The ED lends itself well to avoiding the use of lyrics. The plain guitar, piano, and violin work together in a catchy manner, while simultaneously soothing the atmosphere. The piece isn't stellar like the OP or other parts of the OST, but it fits well enough.
The soundtrack is, once again, great. Like the ED, the dainty guitar, the soft piano, and varying violin playing meld as one, capturing not only the simple life, but one that fits Neo-Venezia to a tee. Especially so is the track with the slow-and-fast guitar-playing combined with various instruments. It's rising and falling notes create a piece that can be happy or sad to fit whatever situation needed.
An issue that persists into this season, though, is the use of lyric-heavy tracks. During certain segments, the soundtrack uses pieces that are filled with vocals. The lyrics themselves are fine, but their use distracts the viewer and lessens the impact of those particular scenes.
Voice-acting is above-average across the board. Ryou Hirohashi as Alice with her no-tone way of talking, Junko Minagawa as Akira with her stern yet soft voice, and Chiwa Saito as Aika with her girly and funny way of speaking perform wonderfully. And this applies to every woman involved, too; all-around great job.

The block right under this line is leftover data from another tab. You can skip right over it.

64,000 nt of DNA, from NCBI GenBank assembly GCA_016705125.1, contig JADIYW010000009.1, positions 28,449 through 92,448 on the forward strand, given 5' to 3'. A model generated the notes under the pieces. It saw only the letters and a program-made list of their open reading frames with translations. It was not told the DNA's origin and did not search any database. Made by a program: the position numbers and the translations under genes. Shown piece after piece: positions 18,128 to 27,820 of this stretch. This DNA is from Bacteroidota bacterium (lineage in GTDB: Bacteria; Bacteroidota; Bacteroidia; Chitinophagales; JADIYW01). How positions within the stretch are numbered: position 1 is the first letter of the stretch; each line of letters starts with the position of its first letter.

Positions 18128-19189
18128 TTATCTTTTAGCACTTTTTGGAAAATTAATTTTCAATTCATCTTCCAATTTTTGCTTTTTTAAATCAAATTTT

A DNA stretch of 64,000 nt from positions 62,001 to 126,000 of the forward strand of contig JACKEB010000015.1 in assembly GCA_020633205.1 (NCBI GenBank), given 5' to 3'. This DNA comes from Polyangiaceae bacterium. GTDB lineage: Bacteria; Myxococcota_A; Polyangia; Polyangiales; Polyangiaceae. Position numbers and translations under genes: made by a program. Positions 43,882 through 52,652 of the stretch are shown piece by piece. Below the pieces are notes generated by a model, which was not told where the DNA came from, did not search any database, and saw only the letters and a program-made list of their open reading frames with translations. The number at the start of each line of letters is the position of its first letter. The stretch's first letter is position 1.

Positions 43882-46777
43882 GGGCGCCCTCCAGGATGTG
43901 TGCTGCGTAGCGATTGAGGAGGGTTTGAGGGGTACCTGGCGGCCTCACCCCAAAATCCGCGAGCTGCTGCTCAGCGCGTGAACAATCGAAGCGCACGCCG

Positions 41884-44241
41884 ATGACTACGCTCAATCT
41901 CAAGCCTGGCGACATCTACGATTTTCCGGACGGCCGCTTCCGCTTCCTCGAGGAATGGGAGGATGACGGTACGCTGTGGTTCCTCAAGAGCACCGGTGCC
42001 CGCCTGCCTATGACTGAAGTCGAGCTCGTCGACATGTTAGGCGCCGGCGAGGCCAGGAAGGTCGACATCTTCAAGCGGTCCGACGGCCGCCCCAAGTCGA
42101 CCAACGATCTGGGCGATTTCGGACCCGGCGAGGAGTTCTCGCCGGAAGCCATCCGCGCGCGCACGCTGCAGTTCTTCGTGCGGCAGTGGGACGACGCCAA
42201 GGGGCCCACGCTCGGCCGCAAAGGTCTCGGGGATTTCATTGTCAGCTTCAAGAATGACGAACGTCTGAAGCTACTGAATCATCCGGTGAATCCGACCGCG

What I always found fascinating was the show's ability to use the same tactics to get a laugh out of me. The first season did this as well, but it still never feels repetitive. In fact, it was a game for me, trying to correctly guess when Aika would shout her famous phrase or when Alicia would softly say those two small words. Alice's "fish-face," combined with the sparkle, always made me smile, as did everyone's minimalist expressions. Also, that meat dance at the barbecue was not only out of nowhere, but pretty hilarious, too.
This season also got to me a few times. Not crying, but getting that lump in the throat and the watery eyes. Specifically, it was the student's letter, the "nightshine" chime, and the gondola. Each dealt with saying goodbye, and each time it emotionally resonated with me. Which is really intriguing; they're "just" inanimate objects, but the set-ups, the characters, and the mood made those moments stand out.